For many mothers, the experience is heart-melting and soul-lifting. It's a crumb of sustenance to help make it through the next challenges, whether that's sleep training, baby's first cold, or teething. Each time that baby smiles, the mother remembers, I can do this, and it's worth it.


Dayna M. Kurtz, LMSW, CPT a NYC-based psychotherapist and author of Mother Matters: A Holistic Guide to Being a Happy, Healthy Mom, says she sees this in her clinical practice.

"One mother I worked with recounted her experience of her baby's first smile. At eight weeks postpartum, exhausted and overwhelmed, she remembered her baby smiling broadly at her just before a nighttime feeding," Kurtz says. "In that moment, she was overcome by tremendous joy and relief, and felt, for the first time, a real connection to her son."

So what is it about a baby's smile that can affect a mother so deeply? Can it all be attributed to those new-mom hormones? Perhaps it stems from the survival instincts that connect an infant with its mother, or the infant learning social cues. Or is there something more going on inside our brains?

In 2008, scientists in Houston, TX published their research on the topic. Their study, "What's in a Smile? Maternal Brain Responses to Infant Facial Cues", takes data from the MRI images of 26 women as they observed images of infants smiling, crying, or with a neutral expression.

The images included the mother's own infant alternated with an unknown infant of similar ethnicity and in similar clothing and position. In each image, the baby displayed a different emotion through one of three facial expressions; happy, neutral, or sad. Researchers monitored the change in the mothers' brain activity through the transitions in images from own-infant to unknown-infant, and from happy to neutral to sad and vice versa.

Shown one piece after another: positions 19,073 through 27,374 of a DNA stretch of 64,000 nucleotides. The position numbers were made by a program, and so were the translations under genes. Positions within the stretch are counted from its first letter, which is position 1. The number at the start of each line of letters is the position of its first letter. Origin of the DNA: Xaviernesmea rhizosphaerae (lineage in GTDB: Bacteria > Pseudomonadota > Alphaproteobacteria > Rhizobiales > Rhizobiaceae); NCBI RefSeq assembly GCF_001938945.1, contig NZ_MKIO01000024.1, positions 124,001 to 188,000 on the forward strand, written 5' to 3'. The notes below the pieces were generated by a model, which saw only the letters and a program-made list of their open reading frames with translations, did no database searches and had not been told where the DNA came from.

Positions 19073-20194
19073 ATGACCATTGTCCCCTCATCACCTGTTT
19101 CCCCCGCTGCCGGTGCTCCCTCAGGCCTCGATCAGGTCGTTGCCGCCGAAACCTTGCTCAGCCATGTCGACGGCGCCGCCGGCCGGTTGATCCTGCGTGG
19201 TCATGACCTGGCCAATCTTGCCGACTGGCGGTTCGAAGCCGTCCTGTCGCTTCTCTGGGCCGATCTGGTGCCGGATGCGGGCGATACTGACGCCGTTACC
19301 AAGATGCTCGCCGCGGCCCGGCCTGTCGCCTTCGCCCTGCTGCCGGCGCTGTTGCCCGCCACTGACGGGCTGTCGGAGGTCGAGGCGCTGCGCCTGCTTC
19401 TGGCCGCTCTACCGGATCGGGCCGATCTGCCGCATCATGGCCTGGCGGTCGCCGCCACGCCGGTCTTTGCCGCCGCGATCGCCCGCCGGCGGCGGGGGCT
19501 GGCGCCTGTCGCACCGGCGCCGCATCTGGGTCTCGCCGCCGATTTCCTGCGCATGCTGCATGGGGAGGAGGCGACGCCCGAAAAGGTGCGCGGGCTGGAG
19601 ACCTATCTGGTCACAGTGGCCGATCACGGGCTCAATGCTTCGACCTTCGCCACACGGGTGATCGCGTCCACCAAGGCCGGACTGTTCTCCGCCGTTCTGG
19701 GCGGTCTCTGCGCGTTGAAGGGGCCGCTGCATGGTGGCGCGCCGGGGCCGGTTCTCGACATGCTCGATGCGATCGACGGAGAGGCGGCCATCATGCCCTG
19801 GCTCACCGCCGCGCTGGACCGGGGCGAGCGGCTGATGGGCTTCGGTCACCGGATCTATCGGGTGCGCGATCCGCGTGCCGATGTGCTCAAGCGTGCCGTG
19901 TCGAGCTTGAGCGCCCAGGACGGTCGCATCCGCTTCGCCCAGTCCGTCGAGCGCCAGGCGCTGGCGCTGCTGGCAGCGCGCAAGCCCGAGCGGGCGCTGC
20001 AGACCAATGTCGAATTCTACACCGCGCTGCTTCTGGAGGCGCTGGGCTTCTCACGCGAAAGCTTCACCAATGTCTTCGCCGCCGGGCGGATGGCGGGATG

The results?

"When first-time mothers see their own baby's face, an extensive brain network appears to be activated, wherein affective and cognitive information may be integrated and directed toward motor/behavioral outputs," wrote the study's authors. Seeing her infant smile or cry prompts the areas of the brain that would instigate a mother to act, whether it be to comfort, care for, or caress and play with the baby.

In addition, the authors found that reward-related brain regions are activated specifically in response to happy, but not sad, baby faces. The areas of the brain that lit up in their study are the same areas that release dopamine, the "pleasure chemical." For context, other activities that elicit dopamine surges include eating chocolate, having sex, or doing drugs. So in other words, a baby's smile may be as powerful as those other feel-good experiences.

And this gooey feeling moms may get from seeing their babies smile isn't just a recreational high—it serves a purpose.

This reward system (aka dopaminergic and oxytocinergic neuroendocrine system) exists to motivate the mother to forge a positive connection with the baby, according to Aurélie Athan, PhD, director of the Reproductive & Maternal Psychology Laboratory (a laboratory that created the first graduate courses of their kind in these subjects).

These networks also promote a mother's ability to share her emotional state with her child, which is the root of empathy. "A mother cries when baby cries, smiles when baby smiles," Athan says.

While there's a physiological explanation underlying that warm-and-fuzzy sensation elicited by a smile, there may be other factors at play too, Kurtz says.

"In my clinical practice, I often observe a stunning exchange between a mother and her baby when the latter smiles at her. A mother who is otherwise engaged in conversation with me may be, for that moment, entirely redirected to focus on her little one," Kurtz says. "This kind of attention-capturing on the part of the baby can enable and cultivate maternal attunement—a mother's ability to more deeply connect with her infant. The quality of attunement in early childhood often sets the stage for one's relationship patterns in the future."

Whether a physiological response, a neural activation, simple instinct, or the tightening of emotional connection, the feeling generated by babies' smiles is a buoy in the choppy ocean of new parenthood.